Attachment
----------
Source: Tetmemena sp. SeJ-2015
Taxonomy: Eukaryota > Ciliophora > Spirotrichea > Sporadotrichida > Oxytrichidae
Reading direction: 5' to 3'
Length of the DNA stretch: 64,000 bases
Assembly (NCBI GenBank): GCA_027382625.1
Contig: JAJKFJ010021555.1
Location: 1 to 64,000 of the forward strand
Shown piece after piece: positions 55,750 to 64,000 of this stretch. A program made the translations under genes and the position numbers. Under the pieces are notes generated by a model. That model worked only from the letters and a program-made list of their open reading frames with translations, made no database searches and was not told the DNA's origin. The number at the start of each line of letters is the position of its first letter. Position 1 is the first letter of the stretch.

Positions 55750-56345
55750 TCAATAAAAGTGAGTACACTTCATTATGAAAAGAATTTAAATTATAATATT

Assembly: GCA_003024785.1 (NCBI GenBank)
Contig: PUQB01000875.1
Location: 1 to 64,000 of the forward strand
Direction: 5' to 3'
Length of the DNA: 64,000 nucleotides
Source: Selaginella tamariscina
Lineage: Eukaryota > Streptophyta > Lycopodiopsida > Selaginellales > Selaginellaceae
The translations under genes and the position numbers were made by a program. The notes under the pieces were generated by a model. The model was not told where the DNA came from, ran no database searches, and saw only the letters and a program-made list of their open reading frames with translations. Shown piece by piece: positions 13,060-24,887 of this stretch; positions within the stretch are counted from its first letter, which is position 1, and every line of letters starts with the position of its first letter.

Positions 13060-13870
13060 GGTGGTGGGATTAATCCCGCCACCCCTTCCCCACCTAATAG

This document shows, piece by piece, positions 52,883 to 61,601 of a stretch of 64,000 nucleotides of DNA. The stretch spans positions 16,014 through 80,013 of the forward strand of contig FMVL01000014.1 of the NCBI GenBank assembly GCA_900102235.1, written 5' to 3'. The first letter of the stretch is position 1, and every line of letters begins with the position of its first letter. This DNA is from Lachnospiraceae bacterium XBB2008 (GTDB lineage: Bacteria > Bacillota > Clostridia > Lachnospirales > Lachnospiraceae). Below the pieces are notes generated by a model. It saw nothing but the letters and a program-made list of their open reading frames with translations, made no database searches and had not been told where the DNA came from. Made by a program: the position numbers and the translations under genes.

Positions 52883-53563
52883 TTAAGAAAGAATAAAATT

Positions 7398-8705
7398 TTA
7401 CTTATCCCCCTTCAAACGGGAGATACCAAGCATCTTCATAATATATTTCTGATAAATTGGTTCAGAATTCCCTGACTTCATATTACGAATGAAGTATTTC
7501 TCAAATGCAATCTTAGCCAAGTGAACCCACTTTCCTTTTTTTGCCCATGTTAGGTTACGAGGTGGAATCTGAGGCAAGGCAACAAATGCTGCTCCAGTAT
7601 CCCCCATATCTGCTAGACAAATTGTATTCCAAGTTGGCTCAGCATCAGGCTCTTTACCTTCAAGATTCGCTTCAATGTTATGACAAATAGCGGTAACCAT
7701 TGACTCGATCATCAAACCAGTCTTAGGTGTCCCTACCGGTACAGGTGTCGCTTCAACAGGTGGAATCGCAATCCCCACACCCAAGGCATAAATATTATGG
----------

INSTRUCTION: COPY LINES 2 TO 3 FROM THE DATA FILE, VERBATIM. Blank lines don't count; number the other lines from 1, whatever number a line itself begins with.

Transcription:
Taxonomy: Eukaryota > Ciliophora > Spirotrichea > Sporadotrichida > Oxytrichidae
Reading direction: 5' to 3'